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What are the duties of a Direct Support Professional (DSP)?

What does a Direct Support Professional do? Direct Support Professionals work directly with individuals who have intellectual or developmental disabilities. Day-to-day they assist individuals with various daily living activities such as bathing, eating, administering medications, personal hygiene, and grooming, as well as supporting people in employment and day programming.

A DSP differs from a caregiver because a DSP will work with someone to enable them to do things independently, such as helping pick out groceries or learn work skills. In this way, DSPs teach people with disabilities how to do things for themselves and how to live independently.


What is the DSP Crisis?

The direct support workforce crisis is largely attributable to stagnant reimbursement rates and the inability of providers to offer wages that are competitive with those of hourly-wage industries, in addition to the complex and sometimes taxing job duties.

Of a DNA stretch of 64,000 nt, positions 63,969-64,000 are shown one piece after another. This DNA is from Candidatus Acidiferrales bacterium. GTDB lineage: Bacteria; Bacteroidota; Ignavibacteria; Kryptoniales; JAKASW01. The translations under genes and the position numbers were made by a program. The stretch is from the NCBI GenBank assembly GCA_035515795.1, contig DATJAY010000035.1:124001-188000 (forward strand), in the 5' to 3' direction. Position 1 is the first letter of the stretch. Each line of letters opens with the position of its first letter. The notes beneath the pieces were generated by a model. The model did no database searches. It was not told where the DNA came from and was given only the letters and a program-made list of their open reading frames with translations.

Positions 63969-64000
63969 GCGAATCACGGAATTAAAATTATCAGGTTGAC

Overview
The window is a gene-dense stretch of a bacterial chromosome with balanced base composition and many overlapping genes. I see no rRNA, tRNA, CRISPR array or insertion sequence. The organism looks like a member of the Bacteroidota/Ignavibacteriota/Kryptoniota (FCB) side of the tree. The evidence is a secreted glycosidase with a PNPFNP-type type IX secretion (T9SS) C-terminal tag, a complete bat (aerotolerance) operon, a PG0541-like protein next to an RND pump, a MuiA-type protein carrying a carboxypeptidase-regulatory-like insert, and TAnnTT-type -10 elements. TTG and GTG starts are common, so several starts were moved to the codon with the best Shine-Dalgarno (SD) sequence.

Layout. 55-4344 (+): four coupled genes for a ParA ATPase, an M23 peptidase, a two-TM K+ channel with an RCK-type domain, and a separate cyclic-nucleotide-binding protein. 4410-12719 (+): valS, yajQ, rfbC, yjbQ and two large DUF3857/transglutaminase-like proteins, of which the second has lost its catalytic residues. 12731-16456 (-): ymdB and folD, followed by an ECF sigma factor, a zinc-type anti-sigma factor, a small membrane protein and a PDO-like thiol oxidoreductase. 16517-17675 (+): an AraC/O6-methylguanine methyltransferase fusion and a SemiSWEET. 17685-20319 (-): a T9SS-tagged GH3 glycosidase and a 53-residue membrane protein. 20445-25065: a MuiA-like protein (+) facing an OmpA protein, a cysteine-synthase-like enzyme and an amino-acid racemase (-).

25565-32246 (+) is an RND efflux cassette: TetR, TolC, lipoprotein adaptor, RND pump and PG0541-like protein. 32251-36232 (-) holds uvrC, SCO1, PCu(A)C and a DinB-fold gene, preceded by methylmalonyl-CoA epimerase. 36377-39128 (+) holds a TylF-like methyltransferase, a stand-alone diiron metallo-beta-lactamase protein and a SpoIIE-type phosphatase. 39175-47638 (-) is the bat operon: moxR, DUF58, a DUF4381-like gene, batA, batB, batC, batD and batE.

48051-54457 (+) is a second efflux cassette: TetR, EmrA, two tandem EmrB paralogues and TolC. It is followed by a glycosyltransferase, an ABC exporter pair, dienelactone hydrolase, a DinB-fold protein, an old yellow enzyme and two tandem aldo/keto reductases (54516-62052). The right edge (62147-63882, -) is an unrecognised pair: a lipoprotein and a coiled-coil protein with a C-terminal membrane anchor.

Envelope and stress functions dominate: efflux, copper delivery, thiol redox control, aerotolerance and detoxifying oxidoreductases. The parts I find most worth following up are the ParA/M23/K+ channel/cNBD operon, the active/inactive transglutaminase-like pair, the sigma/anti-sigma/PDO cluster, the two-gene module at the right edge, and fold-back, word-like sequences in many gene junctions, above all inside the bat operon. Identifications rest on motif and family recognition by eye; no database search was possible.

As a provider who recruits qualified staff to provide supports to the participants in our programs, the challenge to hire and retain staff is onerous. This is due primarily to the low reimbursement rate set by the state.  The job responsibilities for the DSP position are demanding and have increased with regulatory changes in recent years, while the wage has largely remained the same. 

In addition, the people who live and work in Philadelphia have an added burden due to the higher cost of housing, basic necessities, and an added city wage tax.  

All of these factors contribute to a job vacancy rate of over 20% and a high turnover rate of over 30% for the DSP role.  This high turnover figure carries a high cost to providers – but its effect is even greater on the people supported in our system. When a position goes vacant it must be filled, whether through staff overtime or use of staffing agencies.  Overworked staff cause burnout, perpetuating the problem of employee retention and subsequent turnover, while the use of staffing agencies to fill vacant or hard to fill positions often creates a revolving door environment of inconsistent staffing.  Both of these factors affect the person with a disability receiving services, and they become losers in the endless battle of obtaining and maintaining qualified staff. 

Resources Available

Check out all of the resources that can help facilitate a conversation with legislators put together by the Pennsylvania Advocacy and Resources for Autism and Intellectual Disabilities (PAR)


New Video- Not Our Fault 

The Arc of Cumberland & Perry Counties released a powerful video addressing the lack of funding for direct support professionals.  Anne and her team produced a highly impactful and emotional story from the perspective of individuals and families.